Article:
In fact, if you put boiled water in a flask, its temperature falls throughout the day, as heat is lost through the flask, and this may affect the quality of your mug of tea. Also, if you throw ANY of it away at the end of the day, you've thrown away water that you paid to heat earlier in the day, which is not very savvy.
Other water boiling methods
Water CAN, of course, be boiled on hobs. This very recent properly conducted test concluded that the kettle was actually slightly more efficient than an induction hob, and also provided more proof that the microwave uses considerably more energy.
For fellow geeks* out there, my experiment conditions were:
The kettle tests were actually all done with TWO mugs' worth of water, and the results divided by two.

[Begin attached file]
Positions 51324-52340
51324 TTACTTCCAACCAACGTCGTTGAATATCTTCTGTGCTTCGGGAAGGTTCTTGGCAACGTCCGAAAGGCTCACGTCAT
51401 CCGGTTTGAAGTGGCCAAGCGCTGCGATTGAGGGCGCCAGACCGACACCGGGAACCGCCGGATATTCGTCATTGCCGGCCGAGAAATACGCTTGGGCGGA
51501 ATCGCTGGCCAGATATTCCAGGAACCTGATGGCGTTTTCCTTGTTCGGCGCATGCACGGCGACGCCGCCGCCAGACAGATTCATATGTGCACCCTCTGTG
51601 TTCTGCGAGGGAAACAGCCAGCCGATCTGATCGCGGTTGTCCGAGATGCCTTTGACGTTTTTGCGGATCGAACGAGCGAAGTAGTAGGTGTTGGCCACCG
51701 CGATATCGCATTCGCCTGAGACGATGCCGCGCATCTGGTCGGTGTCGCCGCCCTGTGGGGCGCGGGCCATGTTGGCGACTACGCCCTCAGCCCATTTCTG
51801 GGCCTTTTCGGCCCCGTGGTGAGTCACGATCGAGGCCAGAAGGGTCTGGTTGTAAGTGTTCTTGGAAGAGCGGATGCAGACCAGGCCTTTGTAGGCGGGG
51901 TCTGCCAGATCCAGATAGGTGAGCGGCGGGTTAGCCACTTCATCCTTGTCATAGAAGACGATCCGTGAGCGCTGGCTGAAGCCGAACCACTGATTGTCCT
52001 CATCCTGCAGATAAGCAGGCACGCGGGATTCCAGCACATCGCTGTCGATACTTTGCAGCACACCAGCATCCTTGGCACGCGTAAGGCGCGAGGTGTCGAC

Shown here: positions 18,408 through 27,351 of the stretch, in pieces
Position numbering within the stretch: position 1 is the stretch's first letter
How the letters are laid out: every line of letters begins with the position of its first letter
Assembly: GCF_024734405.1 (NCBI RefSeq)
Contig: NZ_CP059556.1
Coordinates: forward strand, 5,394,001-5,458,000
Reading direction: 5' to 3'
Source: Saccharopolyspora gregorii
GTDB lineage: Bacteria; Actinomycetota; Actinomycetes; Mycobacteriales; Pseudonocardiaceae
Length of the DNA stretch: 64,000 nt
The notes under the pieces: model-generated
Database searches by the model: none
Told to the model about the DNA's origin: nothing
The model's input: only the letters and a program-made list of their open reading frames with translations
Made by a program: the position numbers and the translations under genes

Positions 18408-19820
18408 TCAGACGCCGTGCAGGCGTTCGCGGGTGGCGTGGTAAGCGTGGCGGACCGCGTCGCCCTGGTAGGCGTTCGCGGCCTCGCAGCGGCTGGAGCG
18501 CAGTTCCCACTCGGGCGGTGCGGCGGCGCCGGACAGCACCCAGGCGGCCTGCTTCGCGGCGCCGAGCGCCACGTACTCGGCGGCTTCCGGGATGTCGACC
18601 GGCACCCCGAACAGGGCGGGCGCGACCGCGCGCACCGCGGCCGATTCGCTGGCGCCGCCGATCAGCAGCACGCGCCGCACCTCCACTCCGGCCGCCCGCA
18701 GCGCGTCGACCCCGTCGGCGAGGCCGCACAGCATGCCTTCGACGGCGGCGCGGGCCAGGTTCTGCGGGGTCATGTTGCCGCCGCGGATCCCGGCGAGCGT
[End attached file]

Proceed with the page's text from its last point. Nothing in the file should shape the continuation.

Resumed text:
I have done tests boiling one mug of water, and kettle efficiency drops to somewhere around 80% in regular kettles.
The amount of 'physical' thermal energy needed to warm water from tap temperature to boiling is always the same. It needs 0.103kWh of thermal energy to heat one litre of water from tap temperature (say 10C) to boiling.
The water temperature at the start of my own tests was 21C. By 'mug' I mean a water volume of approx 325ml.
The accuracy of this data is clearly affected by the accuracy of the boil shut-off switches in each device, which are relatively crude items.
An energy tariff of 27p/kWh is assumed, the standard tariff from Oct 1st 2023.
The quantity of water used in each test was 650ml and the temperature of the water in all three kettles was 21.3C before they were boiled.
I HAVE done some measurements with lower quantities and the efficiency drops off, to somewhere around 80%.
The figures for a gas hob are based on a mix of practical experiments I've done on boiling kettles on gas and quality data I have found online about gas hob efficiency here. Gas hob cooking efficiency varies a lot with method.
*Thanks go to Simon Bingham for doing the microwave test.